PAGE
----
Who can beat Republican Dino Rossi? Democratic rivals jostle in pivotal 8th Congressional District

Five Democrats in the 8th Congressional District race faced off in a debate that showcased broad agreement on issues from tighter gun restrictions to expanded government-sponsored health care.

Five Democrats vying to become the party standard bearer in Washington’s closely watched 8th Congressional District race faced off in a debate Wednesday night that showcased broad agreement on issues from tighter gun restrictions to expanded government-sponsored health care.

Arrayed on a stage at a Green River College auditorium in Auburn, the rivals frequently smiled, nodded and applauded one another’s denunciations of Republicans in Congress and the agenda of President Donald Trump.

Elbows were mainly thrown over who has the strategy and resume to compete with Republican Dino Rossi this fall, in a race to flip the historically Republican district made newly competitive with the retirement of seven-term Rep. Dave Reichert, R-Auburn.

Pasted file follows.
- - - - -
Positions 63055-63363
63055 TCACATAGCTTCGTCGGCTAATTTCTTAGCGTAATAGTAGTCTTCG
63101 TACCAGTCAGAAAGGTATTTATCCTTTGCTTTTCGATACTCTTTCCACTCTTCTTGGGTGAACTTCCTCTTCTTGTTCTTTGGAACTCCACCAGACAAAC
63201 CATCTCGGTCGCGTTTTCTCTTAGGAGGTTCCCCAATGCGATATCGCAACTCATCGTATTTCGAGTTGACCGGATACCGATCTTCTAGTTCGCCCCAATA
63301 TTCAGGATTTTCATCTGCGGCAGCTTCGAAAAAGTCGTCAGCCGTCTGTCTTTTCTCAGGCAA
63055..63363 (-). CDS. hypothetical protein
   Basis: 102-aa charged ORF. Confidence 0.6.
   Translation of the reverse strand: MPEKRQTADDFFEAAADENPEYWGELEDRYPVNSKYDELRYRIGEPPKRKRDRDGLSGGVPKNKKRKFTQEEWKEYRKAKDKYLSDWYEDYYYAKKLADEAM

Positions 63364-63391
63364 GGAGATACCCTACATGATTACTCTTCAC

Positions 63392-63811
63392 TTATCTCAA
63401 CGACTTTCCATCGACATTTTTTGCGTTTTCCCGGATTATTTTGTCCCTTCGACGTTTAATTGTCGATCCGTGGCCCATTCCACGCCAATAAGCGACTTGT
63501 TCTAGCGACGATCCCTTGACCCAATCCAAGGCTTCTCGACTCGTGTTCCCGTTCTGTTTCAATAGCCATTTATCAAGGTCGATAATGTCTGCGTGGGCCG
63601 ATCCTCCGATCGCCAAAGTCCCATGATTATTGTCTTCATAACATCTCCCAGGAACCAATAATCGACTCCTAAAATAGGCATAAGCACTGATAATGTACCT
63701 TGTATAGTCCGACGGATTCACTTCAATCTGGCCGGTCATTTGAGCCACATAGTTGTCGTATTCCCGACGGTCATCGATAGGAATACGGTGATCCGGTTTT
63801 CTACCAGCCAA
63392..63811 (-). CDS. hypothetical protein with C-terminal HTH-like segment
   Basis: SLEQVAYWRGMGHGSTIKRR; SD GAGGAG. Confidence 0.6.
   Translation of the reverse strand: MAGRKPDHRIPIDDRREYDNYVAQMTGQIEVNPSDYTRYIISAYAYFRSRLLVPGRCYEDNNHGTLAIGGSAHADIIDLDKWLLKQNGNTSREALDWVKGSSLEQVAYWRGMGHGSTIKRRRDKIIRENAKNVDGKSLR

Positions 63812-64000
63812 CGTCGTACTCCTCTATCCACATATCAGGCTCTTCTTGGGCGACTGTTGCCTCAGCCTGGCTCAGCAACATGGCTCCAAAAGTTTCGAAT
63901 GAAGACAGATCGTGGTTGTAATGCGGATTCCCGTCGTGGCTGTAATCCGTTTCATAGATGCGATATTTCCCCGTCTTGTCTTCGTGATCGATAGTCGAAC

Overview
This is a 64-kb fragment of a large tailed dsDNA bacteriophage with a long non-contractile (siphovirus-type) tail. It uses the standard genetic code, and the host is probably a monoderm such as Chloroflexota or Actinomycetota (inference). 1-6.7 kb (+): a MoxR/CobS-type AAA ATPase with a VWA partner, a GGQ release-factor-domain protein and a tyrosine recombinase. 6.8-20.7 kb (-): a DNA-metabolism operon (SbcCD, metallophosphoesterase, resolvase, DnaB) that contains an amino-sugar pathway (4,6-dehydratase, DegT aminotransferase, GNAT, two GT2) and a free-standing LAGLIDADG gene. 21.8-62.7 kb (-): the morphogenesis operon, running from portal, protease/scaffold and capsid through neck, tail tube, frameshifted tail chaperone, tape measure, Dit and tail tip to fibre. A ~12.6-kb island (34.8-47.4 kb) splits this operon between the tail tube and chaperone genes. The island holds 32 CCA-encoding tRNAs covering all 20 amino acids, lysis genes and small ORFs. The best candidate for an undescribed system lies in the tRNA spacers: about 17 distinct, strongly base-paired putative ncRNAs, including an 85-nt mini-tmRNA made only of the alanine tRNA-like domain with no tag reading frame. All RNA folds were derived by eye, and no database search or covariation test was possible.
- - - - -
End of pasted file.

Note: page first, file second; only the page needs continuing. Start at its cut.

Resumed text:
“The real question here is who can beat Dino Rossi, right? I am the one who can beat him,” said Kim Schrier, a Sammamish pediatrician who has emerged as the leading fundraiser among Democrats in the race. Schrier described herself as “a woman physician with a fire in her belly” and a “missing voice in Congress.”

Jason Rittereiser, a former prosecutor who grew up in Ellensburg, argued he can connect with voters on both sides of the district, which spans the Cascade Mountains.

“I cut hay in the Kittitas Valley to pay for my education,” said Rittereiser, emphasizing the 8th District is “not Seattle.” He added: “We can beat Dino Rossi, but we’re going to have to do it in every corner of this district.

Shannon Hader, a doctor with Auburn roots, who has worked as a top manager at the Centers for Disease Control and Prevention, touted her experience working in the federal government, managing programs with $2 billion dollar budgets and thousands of employees across the globe. “Compared with Dino Rossi and frankly every candidate in this race, I am the only candidate with the track record … of delivering results,” she said.